Whaling Logbooks: Records of a Maritime Industry

203-432-1491
Time: 
Monday, April 29, 2024 - 12:00am to Sunday, October 6, 2024 - 12:00am
Location: 
Sterling Memorial Library, Exhibition Corridor
120 High Street
New Haven, CT 06511
Description: 

For nearly two centuries, the ports of New England were home to the “Yankee” whaling industry. The industry operated from ports such as Nantucket, New Bedford, Mystic, and New Haven. The exhibit centers on the Sterling Library’s Manuscripts and Archives Whaling Logs Collection. Logbooks were essential navigational tools, allowing the captain to consistently track the ship’s position in terms of latitude of longitude. These logbooks also contain extensive documentation of whaling voyages and reveal the complex world of the industry.

Logbooks served another function beyond in-the-moment navigation: The whaling industry played a central role in colonial knowledge extraction, and the encroachment of the US into the Pacific world during the nineteenth century. Logbooks were tools for gathering information—logbook data was used to construct ocean charts and make sense of the broader climate patterns and wind systems governing the movement of ships through the ocean.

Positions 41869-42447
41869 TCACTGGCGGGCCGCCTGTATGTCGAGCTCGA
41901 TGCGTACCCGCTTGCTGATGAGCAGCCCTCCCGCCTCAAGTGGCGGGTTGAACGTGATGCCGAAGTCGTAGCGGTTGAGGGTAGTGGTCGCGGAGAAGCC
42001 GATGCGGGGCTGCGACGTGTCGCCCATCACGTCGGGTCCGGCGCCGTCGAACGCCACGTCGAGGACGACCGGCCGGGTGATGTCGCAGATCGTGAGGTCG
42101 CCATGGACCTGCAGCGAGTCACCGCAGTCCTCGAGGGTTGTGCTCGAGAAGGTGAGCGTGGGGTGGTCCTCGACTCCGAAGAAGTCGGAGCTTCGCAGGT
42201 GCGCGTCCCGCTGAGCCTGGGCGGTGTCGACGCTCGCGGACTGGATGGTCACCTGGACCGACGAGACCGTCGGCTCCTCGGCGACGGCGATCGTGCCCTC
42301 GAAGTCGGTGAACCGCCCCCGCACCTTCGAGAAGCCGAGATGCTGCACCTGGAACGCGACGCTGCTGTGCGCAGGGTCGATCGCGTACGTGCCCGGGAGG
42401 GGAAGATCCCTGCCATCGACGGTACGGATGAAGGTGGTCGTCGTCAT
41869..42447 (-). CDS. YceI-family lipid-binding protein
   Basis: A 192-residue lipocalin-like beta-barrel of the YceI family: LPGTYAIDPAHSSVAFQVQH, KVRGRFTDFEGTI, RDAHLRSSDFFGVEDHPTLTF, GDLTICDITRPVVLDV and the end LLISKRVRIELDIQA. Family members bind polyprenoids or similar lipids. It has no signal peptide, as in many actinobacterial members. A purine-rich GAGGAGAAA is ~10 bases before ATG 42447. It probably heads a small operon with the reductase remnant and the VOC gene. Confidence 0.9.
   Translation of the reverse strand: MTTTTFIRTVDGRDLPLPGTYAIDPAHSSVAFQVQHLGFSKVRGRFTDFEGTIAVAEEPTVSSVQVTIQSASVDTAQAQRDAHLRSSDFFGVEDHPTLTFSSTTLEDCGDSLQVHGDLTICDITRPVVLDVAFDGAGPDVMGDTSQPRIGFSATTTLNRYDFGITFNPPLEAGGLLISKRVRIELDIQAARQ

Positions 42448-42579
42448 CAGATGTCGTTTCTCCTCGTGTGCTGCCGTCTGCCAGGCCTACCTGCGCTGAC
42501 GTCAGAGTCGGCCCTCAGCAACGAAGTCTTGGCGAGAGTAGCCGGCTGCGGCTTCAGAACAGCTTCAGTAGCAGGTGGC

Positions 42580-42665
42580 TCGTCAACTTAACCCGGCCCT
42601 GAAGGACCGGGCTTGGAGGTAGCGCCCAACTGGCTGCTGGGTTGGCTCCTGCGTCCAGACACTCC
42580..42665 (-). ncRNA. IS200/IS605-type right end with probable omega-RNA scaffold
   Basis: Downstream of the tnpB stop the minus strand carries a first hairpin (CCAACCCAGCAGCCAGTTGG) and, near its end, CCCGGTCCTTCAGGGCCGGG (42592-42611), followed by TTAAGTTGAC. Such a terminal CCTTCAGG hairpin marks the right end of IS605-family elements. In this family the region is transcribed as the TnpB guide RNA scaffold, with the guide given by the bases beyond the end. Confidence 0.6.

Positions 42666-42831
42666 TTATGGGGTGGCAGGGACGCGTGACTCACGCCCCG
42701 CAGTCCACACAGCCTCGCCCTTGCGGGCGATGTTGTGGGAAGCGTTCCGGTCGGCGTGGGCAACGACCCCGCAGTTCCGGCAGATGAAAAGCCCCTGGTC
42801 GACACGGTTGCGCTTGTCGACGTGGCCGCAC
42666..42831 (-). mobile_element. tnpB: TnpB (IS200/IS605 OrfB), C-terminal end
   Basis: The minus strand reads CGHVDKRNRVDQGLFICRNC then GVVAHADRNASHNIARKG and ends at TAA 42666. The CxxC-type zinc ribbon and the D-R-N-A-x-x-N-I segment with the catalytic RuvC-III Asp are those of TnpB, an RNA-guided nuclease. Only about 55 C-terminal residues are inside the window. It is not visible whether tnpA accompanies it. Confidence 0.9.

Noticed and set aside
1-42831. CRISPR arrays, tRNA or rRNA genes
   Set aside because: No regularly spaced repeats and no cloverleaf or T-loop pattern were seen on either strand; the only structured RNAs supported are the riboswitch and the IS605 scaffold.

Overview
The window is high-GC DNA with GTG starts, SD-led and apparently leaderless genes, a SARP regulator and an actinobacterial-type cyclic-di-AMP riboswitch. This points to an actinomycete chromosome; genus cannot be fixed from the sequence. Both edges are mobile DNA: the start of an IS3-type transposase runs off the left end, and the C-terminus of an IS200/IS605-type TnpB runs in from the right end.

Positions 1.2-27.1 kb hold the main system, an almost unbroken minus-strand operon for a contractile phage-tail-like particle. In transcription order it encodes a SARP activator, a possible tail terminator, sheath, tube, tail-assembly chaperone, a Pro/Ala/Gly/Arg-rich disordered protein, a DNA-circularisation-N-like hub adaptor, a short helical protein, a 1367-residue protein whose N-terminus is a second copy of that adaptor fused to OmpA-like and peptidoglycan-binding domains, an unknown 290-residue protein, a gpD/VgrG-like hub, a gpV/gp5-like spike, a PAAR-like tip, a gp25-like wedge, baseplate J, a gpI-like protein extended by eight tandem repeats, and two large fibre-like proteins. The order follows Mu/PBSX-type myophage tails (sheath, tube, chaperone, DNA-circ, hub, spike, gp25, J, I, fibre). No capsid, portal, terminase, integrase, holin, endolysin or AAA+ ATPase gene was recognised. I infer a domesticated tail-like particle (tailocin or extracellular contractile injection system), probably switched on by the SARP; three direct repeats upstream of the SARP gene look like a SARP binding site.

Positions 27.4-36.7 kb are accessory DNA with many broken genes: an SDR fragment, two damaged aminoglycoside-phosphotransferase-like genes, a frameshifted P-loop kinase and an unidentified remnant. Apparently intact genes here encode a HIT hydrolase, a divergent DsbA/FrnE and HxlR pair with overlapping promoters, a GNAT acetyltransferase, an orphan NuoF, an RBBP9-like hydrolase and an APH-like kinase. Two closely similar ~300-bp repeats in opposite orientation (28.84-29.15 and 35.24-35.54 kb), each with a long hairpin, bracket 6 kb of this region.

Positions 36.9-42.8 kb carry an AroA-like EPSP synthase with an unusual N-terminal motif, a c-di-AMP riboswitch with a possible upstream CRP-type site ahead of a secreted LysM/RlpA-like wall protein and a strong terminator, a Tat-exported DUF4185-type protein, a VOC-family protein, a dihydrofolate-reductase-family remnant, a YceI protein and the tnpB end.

Journals, private letters, crew lists and ships’ contracts illuminate the lived experience of working in the industry. Onboard the ships, crew labored to transform whale blubber and bone into marketable commodities. Onshore, the whaling life caught the imagination of the US public, and whalers’ artworks and writings became another commodity of the whaling industry.

Curated by AJ Laird, ‘24